Why ESG is becoming increasingly important in real estate
In recent years, the topic of ESG (Environmental, Social, and Governance) has been at the forefront of discussions in the real estate industry. ESG encompasses the long-term goals and commitment of companies to provide for sustainable, future-proof, and socially responsible built environments. Why is that so? On one hand ESG covers a wide spectrum of socially and politically agreed norms that direct our development towards a sustainable future. Furthermore, the last crises (first financial and now COVID and war) have forced a critical mass of entities and opinion-makers to accept ESG as their personal mission and readiness to sacrifice some short-term gains for joint long-term goals.
Factors driving the ESG trend in real estate
ESG trends are driven by several different factors, including regulatory and market pressure, social pressure, resilience, and the ROI. Having said that, ROI is being affected by all these factors and is becoming more multilayered variable. Even though a short-term ROI is usually lower due to additional ESG investments and reduced risk, investors can expect higher returns on the long run, due to cost, regulation and technology risk mitigation.
The critical mass of pro-ESG agents has been achieved. Every stakeholder on the market is now translating ESG measures into their products and services. An ESG-compliant building is, therefore, directly translated into tenants’ product.
A decade ago, having sustainable, energy-efficient and end user platform features in a building was still a luxury or nice-to-have. The problem was that those features could not be easily or directly translated into ROI. Nowadays the scissors are opening. The difference in the market value of ESG-compliant vs non-compliant buildings in reference to the additional investment required to fulfill ESG norms is spreading.
Regardless of the ESG trend we have to be aware that the stock of existing non-ESG compliant real estate is still enormous comparing to new developments. These non-compliant real estate will still be heavily transacted for the years to come however at a »brown rental discount«, whereas ESG compliant/certified buildings will sell at a »green rental premium« and higher liquidity. The message on the market is clear and sets the stage for viable future investments.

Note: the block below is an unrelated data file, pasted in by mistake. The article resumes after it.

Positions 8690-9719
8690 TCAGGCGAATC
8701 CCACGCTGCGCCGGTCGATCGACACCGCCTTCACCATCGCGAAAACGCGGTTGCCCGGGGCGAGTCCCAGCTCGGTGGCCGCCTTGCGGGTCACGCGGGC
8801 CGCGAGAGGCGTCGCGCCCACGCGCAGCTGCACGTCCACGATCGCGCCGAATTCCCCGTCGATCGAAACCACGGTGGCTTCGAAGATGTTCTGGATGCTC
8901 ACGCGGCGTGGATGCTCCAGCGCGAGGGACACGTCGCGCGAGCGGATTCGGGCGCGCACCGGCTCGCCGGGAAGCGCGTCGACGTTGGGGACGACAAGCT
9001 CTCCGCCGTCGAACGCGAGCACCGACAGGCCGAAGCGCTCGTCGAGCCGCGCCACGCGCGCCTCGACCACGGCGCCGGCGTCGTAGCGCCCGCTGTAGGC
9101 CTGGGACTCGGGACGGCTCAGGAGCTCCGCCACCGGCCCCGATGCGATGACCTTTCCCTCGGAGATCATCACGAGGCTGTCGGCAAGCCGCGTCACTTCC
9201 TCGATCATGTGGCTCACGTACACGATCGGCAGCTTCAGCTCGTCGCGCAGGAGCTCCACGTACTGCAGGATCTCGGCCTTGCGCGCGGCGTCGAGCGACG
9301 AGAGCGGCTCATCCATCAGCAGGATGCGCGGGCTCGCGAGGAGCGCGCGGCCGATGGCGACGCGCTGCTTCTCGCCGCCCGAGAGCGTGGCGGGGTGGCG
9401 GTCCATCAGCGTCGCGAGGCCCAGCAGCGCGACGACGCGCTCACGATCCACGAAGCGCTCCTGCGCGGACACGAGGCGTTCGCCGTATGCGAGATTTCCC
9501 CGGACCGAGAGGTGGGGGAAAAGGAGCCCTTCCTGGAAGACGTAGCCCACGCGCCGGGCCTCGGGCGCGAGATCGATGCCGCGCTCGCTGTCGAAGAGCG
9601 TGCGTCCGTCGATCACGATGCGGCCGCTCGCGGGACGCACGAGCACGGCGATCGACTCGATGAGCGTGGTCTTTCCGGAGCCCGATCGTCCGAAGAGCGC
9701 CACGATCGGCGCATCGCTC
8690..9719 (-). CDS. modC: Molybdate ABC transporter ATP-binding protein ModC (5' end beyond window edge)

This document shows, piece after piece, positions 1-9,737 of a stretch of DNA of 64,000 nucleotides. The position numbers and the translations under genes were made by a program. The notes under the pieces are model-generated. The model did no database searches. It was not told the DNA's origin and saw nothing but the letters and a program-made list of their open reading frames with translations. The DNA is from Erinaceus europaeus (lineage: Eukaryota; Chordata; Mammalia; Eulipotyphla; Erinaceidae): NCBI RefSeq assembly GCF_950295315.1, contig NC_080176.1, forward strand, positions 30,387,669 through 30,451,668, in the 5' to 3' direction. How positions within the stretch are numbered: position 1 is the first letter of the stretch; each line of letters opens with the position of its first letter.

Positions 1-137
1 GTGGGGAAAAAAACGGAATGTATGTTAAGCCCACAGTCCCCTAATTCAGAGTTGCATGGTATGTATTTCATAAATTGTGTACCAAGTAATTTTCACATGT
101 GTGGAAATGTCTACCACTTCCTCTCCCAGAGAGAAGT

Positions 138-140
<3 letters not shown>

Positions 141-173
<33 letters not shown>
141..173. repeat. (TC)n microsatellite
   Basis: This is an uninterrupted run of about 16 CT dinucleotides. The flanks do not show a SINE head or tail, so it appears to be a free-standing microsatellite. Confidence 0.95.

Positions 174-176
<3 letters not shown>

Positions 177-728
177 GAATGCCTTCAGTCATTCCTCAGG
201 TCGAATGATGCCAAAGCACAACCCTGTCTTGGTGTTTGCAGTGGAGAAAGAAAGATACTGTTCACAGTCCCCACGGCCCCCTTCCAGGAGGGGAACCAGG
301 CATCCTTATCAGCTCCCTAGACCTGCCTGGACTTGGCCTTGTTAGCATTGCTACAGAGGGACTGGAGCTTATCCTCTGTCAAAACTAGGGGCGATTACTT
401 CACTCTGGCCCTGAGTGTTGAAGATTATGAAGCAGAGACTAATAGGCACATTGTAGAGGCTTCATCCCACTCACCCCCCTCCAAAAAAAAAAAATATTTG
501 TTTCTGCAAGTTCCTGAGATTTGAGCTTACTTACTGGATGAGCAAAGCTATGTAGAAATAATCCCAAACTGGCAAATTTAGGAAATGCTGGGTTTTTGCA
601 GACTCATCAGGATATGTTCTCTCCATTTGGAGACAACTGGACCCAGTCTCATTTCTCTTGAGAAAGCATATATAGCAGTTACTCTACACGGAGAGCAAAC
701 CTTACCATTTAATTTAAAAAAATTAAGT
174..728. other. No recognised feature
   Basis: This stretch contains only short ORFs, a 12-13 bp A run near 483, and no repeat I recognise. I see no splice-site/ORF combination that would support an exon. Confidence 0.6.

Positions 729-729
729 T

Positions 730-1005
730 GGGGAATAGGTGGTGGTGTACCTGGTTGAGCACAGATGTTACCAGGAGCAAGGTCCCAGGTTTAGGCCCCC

What you can measure, you can manage
Although ESG evaluations and metrics are still somewhat vague and can vary substantially when compared to different measurement standards, the metrics are improving, and we can expect them to be comparable to standardized financial reports in the next couple of years. ESG-related risks are becoming too material to be neglected by serious long-term investors and companies.
To name a few of ESG measurement standards/organizations:
- MSCI – Climate Value at Risk Index
- GRESB – global ESG benchmark tool
- IWBI WELL – for healthier workplace
- SDG – UN Sustainable Development Goals
- TCFD – UK Task Force on Climate-related Financial Disclosures
- PRI – Principles of Responsible Investment
- SDFR – Sustainable Finance Disclosure Regulation
The World Ecomonic Forum has compiled the map of ESG Ecosystem which aims to decipher the “who is who” and the dynamics of ESG reporting. Namely the complexity and non-transparency of the ESG ecosystem is challenging for investors when deciding about allocating capital to companies that score well on ESG criteria.
The future of ESG in real estate management
In summary, ESG compliance is becoming a critical factor in the real estate industry, as ESG-compliant/certified buildings are expected to sell at a premium and have higher liquidity. This gives a clear direction to developers and investors to prioritize sustainability in their projects and prove it through building certification and measurement standards.